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Subject: Re: [boost] [Stacktrace] review
From: Paul A. Bristow (pbristow_at_[hidden])
Date: 2016-12-16 13:20:58

> -----Original Message-----
> From: Boost [mailto:boost-bounces_at_[hidden]] On Behalf Of Robert Ramey
> Sent: 16 December 2016 16:47
> To: boost_at_[hidden]
> Subject: Re: [boost] [Boost] [Stacktrace] review
> On 12/16/16 1:20 AM, Andrey Semashev wrote:
> >> I think this should be compile-time hook in order to avoid the perils of
> >> dynamic initialization in complex multi-thread programs. But we already
> >> have that compile-time hook, it's called boost::throw_exception.
> >
> > The run-time hook can be tricky to implement, that is true, but in the
> > simplest form it should be doable. The implementation details are of
> > course discussable, but below is something more concrete to get things
> > started.
> >
> > Introduce a process-wide singleton pointer,
> <snip>
> This illustrates what the issue is and where we need to be moving.
> For many C++ programs and libraries, the exception is a convenient way
> to handle errors and for this reason is widely used. Traditionally,
> library authors have documented exceptions that they threw and let user
> programs decide to catch and handle them. To deal with platforms which
> didn't provide exceptions we threw through boost::throw_exception. So
> far so good. But as we make bigger and more complex programs using
> mulitple libraries from different sources, this becomes somewhat of a
> problem to keep track of. And users would like to have systematic way
> of "unifying" them. So I'm thinking the real solution is to develop
> customs and idioms for usage by library authors which would permit users
> to specify the way they would like to see exceptions handled.
> For example, the boost serialization library uses the traditional method
> of defining exceptions and calling boost::throw_exception. But this
> doesn't let users control behavior. My more recent effort -
> safe_numerics, (in the boost library incubator) specifies a template
> parameter which refers to an error policy and includes several options -
> invoke exception, invoke specified function, etc... Something along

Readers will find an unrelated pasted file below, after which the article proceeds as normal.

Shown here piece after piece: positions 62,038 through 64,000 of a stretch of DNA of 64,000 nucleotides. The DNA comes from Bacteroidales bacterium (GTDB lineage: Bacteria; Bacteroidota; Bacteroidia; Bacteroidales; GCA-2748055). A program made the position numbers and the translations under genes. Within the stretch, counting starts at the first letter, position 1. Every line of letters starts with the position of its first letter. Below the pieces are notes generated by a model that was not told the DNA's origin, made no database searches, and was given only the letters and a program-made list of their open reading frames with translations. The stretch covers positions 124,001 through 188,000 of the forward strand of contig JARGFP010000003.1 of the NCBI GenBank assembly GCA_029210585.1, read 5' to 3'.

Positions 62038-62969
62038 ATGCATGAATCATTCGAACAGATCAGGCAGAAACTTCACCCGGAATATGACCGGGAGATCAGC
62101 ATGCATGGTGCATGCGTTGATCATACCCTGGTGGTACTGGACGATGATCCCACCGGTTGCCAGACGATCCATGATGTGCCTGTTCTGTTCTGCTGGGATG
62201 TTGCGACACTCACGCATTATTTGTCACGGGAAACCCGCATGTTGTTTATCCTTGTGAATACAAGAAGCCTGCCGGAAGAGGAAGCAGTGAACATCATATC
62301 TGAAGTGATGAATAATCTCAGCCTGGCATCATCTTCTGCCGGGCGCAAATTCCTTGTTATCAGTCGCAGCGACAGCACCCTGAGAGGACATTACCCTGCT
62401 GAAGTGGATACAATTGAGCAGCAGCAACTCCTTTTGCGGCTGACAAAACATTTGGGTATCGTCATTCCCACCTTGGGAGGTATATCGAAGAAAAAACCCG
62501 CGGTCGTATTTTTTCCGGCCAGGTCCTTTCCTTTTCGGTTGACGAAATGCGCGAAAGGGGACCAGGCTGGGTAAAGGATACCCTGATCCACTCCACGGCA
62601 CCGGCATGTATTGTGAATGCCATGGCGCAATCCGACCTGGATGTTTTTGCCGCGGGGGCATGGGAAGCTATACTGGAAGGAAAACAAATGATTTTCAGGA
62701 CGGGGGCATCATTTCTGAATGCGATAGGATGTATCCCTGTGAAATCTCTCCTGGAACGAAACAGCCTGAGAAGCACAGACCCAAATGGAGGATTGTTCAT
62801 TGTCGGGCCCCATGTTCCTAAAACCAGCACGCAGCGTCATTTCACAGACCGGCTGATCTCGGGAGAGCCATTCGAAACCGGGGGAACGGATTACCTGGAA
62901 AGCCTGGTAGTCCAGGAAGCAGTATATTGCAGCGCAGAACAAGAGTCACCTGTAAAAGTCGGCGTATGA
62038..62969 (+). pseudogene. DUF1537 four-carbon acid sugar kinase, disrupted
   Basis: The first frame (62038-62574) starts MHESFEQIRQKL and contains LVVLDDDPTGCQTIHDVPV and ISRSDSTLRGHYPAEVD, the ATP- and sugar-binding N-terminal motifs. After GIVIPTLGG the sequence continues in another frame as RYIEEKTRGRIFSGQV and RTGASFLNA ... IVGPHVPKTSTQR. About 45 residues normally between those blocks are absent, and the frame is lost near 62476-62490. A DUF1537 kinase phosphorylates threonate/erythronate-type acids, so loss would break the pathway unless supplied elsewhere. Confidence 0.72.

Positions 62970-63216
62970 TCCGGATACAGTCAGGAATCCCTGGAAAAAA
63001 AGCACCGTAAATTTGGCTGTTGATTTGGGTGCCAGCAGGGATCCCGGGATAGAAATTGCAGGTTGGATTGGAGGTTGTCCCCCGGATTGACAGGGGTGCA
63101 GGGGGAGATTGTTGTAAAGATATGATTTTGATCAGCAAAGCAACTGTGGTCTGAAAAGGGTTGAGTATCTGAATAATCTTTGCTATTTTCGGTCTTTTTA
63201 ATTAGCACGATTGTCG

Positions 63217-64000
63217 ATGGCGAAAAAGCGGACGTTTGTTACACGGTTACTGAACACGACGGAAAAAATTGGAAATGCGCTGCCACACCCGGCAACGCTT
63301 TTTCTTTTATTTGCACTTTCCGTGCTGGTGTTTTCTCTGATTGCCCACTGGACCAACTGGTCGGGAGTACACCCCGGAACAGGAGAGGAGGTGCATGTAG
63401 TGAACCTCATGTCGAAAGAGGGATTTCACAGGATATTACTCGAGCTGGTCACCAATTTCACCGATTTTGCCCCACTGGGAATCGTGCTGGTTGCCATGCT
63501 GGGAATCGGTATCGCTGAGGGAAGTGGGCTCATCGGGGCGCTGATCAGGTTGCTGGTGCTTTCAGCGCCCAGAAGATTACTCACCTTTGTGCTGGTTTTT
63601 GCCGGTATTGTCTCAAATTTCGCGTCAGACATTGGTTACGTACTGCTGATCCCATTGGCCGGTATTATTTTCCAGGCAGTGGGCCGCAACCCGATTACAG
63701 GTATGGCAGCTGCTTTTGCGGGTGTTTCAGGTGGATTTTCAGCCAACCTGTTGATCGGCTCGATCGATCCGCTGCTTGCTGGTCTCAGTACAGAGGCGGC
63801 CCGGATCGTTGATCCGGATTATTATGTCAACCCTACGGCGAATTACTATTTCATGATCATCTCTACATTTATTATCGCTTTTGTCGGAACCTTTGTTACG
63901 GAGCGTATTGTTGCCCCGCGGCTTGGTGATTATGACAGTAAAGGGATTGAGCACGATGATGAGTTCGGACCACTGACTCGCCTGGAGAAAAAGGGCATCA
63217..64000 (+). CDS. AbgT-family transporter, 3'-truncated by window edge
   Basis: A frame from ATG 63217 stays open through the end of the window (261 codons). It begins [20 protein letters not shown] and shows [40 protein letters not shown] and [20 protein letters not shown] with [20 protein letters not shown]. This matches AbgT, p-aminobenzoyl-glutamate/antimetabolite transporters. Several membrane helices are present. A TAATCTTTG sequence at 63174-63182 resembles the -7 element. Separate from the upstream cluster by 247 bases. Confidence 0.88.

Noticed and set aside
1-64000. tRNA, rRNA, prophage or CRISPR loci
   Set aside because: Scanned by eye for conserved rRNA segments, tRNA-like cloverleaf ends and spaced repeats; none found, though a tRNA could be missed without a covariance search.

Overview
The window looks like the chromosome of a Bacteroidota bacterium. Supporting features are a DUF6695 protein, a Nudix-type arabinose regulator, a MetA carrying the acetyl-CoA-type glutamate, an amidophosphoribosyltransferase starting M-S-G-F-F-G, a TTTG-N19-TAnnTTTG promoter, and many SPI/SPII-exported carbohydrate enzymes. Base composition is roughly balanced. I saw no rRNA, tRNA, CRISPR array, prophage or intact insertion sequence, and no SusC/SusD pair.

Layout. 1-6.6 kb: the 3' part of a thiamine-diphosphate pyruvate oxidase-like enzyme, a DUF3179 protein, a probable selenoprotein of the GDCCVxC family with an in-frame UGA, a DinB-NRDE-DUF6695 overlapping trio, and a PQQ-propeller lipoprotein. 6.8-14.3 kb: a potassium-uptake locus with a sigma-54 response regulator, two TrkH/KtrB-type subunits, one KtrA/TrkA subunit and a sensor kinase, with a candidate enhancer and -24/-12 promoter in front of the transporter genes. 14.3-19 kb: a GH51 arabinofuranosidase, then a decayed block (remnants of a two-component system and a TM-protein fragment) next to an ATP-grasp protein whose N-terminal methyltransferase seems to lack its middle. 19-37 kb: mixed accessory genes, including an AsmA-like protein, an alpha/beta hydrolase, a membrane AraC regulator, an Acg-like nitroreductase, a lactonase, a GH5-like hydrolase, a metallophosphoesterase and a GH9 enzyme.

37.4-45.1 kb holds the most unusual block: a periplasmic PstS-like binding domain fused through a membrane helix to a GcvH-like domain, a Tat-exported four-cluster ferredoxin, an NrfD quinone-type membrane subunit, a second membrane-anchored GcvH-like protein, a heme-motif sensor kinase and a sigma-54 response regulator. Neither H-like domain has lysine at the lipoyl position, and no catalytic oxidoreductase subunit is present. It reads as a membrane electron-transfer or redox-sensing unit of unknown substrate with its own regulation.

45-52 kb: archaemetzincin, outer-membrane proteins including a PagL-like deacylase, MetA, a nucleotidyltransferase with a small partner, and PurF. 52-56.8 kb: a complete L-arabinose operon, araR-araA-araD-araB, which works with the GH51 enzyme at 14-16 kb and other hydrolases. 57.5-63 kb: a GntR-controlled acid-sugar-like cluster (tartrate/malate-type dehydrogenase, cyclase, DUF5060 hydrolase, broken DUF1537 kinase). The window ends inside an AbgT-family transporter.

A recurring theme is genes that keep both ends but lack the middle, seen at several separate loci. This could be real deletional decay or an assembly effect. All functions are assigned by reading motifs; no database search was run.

> these lines is what I'm now thinking is where we should be headed. When
> I did it for safe_numerics, I wasn't thinking of any general solution or
> approach to usage of exceptions inside of library code, it's just came
> naturally from the fact that pretty much the whole safe_numerics is to
> deal with errors with a library.
> To summarize, what is need is to come up with a "best practices"
> recommendation to library authors as to how to deal with exceptional
> conditions detected from withing a library.
> Were this to occur and be convincing to library authors, the whole
> question of what boost::throw_exception should do wouldn't have to be
> agreed upon as it would be in the hands of the library user to decide.

John Maddock gave serious thought to this when devising the Policies concept for Boost.Math (after some mutterings from me).

This allows people to be all C-ish and ignore just bad input thru to throwing C++ exceptions, and control other things like accuracy
and precision too.

It seems to work well (except that many people need reminding that if you don't catch exceptions, you don't get any info about when
went wrong - it just ends with a muted phut :-).

Downside is that it makes the code harder to write and much more confusing to read.

This too might be a model for other libraries.


Paul A. Bristow
Prizet Farmhouse
Kendal UK LA8 8AB
+44 (0) 1539 561830

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